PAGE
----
“Generally I will take away the highest respect and admiration for the Para-cyclists who welcomed my support as many needed to demonstrate abilities to overcome adversity and challenges almost on a daily basis, that most able-bodied cyclists couldn’t begin to consider.
“I take away a great deal of personal pride in knowing I did the best I possibly could with the resources available and also great satisfaction realising the developed lifelong friendships with colleagues and athletes.
“I am proud of the people I worked with and am extremely confident that the greatly enhanced operating structure that is currently in place will serve to progress the Para-cycling program through to the Tokyo Paralympics.”
Peter paid tribute to his strong support network across Australia.
“Of course as with everything in life many people influence you, assist you and like how a great athlete makes you look good, so does a great support team.
“In the beginning, I was entirely at sea with what was effectively a two-man show, Tom Skulander and I appreciate his guidance. To the Golden Rainbow, Murray Lydeamore volunteering his services as Team Manager which saw us do every World Track and Road Championship 2010 – 2016 and two Paralympics.
“Throughout the years I enjoyed support from SIS/SAS coaches, and I particularly enjoyed an excellent working relationship with Kipp Kaufmann (Cycling Victoria/Australia), and I must recognise him for his efforts to take Para-cycling competition into environments of higher profile and recognition.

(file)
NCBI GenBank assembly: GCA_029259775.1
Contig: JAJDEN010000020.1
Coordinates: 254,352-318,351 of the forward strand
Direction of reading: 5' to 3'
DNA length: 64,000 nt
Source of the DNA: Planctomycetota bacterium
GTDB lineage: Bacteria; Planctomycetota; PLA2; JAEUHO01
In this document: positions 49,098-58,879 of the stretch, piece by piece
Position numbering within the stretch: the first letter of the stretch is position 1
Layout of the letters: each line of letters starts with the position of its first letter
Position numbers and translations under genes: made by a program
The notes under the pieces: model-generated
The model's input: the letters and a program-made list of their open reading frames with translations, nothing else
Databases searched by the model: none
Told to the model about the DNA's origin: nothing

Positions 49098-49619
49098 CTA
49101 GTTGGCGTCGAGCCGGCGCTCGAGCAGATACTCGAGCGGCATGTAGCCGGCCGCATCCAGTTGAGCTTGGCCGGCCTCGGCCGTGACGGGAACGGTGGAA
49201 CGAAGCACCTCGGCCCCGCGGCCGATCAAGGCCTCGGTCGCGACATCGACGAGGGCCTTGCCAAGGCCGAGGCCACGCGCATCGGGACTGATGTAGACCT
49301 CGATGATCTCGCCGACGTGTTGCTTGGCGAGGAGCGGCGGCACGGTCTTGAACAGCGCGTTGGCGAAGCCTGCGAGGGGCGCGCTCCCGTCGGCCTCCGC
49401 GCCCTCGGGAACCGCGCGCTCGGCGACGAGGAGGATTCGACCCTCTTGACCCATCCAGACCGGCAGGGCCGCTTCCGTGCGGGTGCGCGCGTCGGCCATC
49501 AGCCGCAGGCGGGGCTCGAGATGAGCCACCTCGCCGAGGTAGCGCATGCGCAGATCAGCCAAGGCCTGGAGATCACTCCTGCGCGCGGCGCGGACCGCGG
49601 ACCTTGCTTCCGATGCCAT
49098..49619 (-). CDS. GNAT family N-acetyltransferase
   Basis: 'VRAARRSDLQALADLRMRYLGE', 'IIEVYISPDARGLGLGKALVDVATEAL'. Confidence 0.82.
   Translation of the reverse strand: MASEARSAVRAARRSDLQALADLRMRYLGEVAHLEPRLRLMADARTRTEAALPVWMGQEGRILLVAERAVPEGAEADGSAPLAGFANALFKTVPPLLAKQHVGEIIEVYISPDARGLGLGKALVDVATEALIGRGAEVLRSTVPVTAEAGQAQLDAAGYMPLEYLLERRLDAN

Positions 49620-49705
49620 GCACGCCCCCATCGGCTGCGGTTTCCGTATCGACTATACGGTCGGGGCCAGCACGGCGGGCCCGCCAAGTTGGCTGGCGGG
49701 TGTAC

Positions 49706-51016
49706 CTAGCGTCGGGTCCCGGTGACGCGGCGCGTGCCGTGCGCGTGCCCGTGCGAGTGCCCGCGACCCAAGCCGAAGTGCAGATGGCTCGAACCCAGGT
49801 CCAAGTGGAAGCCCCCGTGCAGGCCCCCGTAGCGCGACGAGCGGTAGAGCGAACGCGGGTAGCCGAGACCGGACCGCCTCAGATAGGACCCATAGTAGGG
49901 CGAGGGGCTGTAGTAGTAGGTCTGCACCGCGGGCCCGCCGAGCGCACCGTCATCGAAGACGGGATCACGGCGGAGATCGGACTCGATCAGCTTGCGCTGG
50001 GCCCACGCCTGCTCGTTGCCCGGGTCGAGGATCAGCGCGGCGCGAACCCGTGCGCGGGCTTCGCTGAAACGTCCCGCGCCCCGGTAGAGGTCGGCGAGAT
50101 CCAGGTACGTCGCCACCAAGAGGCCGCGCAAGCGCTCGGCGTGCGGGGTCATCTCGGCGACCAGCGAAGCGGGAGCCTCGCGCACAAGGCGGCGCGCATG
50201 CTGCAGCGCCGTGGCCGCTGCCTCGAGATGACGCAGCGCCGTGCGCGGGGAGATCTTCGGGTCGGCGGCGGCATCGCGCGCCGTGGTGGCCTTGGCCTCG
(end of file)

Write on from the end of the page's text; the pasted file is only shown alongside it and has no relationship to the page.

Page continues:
“To the Australian Paralympic Committee and special thanks to Kate McLoughlin, a big thank you to Paul Brosnan for his support and direction in his role of General Manager Australian Cycling Team, and to Kevin Tabotta’s and the progress that was made with Para-cycling integration within the High Performance program.
“I must recognise the long-term commitment from Keren Faulkner, Nick Formosa, Michael Winter, Eliza Smyth, Berthy May and Dan Brent as integral to our program and more recently Cameron Jennings, Nick Owen and excellent administration support from Nathan Jennings.
“I also enjoyed this past year working with Simon Jones as Performance Director; I appreciated Simon allowing me the autonomy to get on with delivering stated goals and objectives as we build the required momentum towards medal-winning performances Tokyo 2020.”
And what is next for Peter Day?
“I suppose all the things people say they will do when they retire are going around in my head.
“I know I will miss the athlete interaction and my work colleagues and friends who have been so incredibly supportive of me during both the good and bad times.
“But I think I will just take a step back, not be email driven, slaved to by the phone and not wondering what disaster will hit the KPI’s for that year.
“And just annoy my wife a bit more than I currently do.”
The 2018 UCI Para World Cup in Canada will be Peter's final event in the role.
Details of the new appointments to the Cycling Australia program will be made in the coming week.